If I'm totally, totally honest, I don't feel the need to beg Drachenfyre to come back at the moment. His actions with dealing with dispute were very underdeveloped. Sure, if he wants to keep a certain edit in place that's fine, but I think we all understand that we need to justify that edit if there's a challenger.
Anyway, as I said to Drachen, there's no element of hatred hailing from my side of the keyboard. I'm just here to help write a good encyclopedia. I think you're both fine contributors and I'm happy to work with you anytime; I just reserve the right to disagree with you on occation. I hope that helps, --Jza84 |  Talk  22:12, 13 May 2008 (UTC)


I know it's early, but I don't think there are going to be many votes cast at the Wales page. The way I see it, I think it will stay as it is! But who knows! I would like to clarify where I stand, I am a Scottish nationalist but that is not the reason for me believing that Wales should become a country. All the government websites call it a Country along with the others, but just as important to me is the fact that the people of Wales call it a country. As I said to Matt before I stormed off for a few days, have you ever heard anyone say "Isn't Wales a beautiful constituent country! It is very similar to Matts argument that no one calls Wales a principality. I feel as though I have been preaching to the converted here. Oh, and one more thing, I'll whisper it, I don't agree with the full name United Kingdom of Great Britain and Northern Ireland. I'll keep that between me and you and leave it alone. :) --Jack forbes (talk) 22:52, 13 May 2008 (UTC)

What's wrong with United Kingdom of Great Britain and Northern Ireland? GoodDay (talk) 23:02, 13 May 2008 (UTC)

Hen Wlad Fy NhadauEdit

Hi it is unofficial. Hen Wlad Fy Nhadau 6th section. "Though it has no official or legal status, Hen Wlad Fy Nhadau is recognised and used as an anthem at both national and local events in Wales". Therefore clearly unofficial. Please don't revert. thanksWikipÉire 11:18, 19 May 2008 (UTC)

Hello Snowded, It does'nt exactly give me great pleasure in saying this, but I believe de facto is the correct term for the national anthem. The sooner the Welsh assembly put foreward legislation confirming it as official the better. I know in the Scottish parliament a couple of years ago there was a discussion on having a public vote to choose the national anthem (Flower of Scotland would win hands down!) and making it official by law. I have heard nothing since, but until both Wales and Scotland do this I would have to go along with de facto. Jack forbes (talk) 09:35, 20 May 2008 (UTC)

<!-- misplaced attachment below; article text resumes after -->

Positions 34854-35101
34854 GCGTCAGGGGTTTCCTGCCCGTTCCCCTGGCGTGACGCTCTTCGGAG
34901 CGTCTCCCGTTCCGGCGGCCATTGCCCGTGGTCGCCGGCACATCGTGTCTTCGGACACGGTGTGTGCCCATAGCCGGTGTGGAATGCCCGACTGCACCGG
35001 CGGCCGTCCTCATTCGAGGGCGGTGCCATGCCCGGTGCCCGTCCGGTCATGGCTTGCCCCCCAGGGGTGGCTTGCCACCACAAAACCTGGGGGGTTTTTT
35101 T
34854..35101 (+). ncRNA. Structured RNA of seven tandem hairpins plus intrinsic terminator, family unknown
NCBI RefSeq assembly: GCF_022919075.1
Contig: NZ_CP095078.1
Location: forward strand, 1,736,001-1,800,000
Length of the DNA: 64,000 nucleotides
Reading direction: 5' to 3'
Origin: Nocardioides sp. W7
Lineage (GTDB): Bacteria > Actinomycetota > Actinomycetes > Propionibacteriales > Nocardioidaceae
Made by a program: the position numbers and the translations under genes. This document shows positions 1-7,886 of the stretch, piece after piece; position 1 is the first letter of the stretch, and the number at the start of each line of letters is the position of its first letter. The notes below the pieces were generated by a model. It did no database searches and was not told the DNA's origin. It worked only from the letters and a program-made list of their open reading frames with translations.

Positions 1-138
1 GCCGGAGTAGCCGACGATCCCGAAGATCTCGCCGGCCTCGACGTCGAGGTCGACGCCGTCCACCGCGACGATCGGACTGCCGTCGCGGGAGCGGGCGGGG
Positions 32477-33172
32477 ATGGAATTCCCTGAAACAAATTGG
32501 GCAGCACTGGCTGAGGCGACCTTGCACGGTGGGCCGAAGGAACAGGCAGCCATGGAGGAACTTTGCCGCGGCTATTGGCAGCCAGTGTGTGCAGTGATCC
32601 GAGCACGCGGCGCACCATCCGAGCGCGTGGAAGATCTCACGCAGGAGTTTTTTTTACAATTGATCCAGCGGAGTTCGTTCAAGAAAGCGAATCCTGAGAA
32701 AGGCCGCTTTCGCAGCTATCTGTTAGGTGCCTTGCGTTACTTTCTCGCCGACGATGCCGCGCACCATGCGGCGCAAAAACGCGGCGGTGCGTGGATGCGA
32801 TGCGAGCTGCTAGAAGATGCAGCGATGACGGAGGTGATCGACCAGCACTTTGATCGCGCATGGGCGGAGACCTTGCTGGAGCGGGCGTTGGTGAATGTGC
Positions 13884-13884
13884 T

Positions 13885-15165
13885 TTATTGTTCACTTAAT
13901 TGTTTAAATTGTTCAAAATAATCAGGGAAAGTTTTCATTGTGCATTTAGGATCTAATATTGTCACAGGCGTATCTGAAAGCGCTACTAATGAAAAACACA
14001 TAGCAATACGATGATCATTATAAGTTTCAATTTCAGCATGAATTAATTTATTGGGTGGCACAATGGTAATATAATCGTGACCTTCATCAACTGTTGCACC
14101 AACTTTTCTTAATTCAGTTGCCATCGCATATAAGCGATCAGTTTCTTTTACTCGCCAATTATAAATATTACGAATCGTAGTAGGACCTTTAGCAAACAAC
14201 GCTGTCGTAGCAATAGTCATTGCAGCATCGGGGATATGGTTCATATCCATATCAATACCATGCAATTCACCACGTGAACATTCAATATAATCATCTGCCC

Jack - most national anthems are established by tradition not legislation. Hen Wlad has been around for over 100 years, God Save the Queen for longer so they are clearly anthems, no de facto. Flower of Scotland is more recent - I remember Wales- Scotland Rugby matches when both sides joined in drowning out God Save the Queen. It could be established by law, it could be argued that it is approaching justification by tradition. However there is a difference of 100 years.--Snowded (talk) 10:48, 20 May 2008 (UTC)
I did say Flower of Scotland would win a poll but there are other songs which have been used as the national anthem such as Scotland the Brave and Scots Wha Hae which was written in 1793. They are all traditional songs used as anthems but none are official. As I said to you Snowded, the sooner The Welsh assembly make the anthem official the better. To be honest I don't understand why they hav'nt! Jack forbes (talk) 11:32, 20 May 2008 (UTC)
It is official Jack, it just not been subject to legislation. The same is true of God Save the Queen (although I refuse to sing it), never been legislated but is clearly the official anthem. If you look around Sweden (to take just one example) said that legislation was unnecessary given the weigh of tradition. I think there are more important things for the Assembly to be doing. Scotland probably needs legislation as Flower of Scotland is recent and there are alternatives. --Snowded (talk) 11:40, 20 May 2008 (UTC)
I too refuse to sing it. I went to Scotland football matches were it was drowned out by whistling and booing. I'm sorry Snowdon, but the facts tell me it is de facto. Anyway, de facto, de jure, or whatever, it is still your national anthem. I honestly never thought I would agree in any way with Wikipeire so I think I should lie down for a while to get over it. Jack forbes (talk) 11:51, 20 May 2008 (UTC)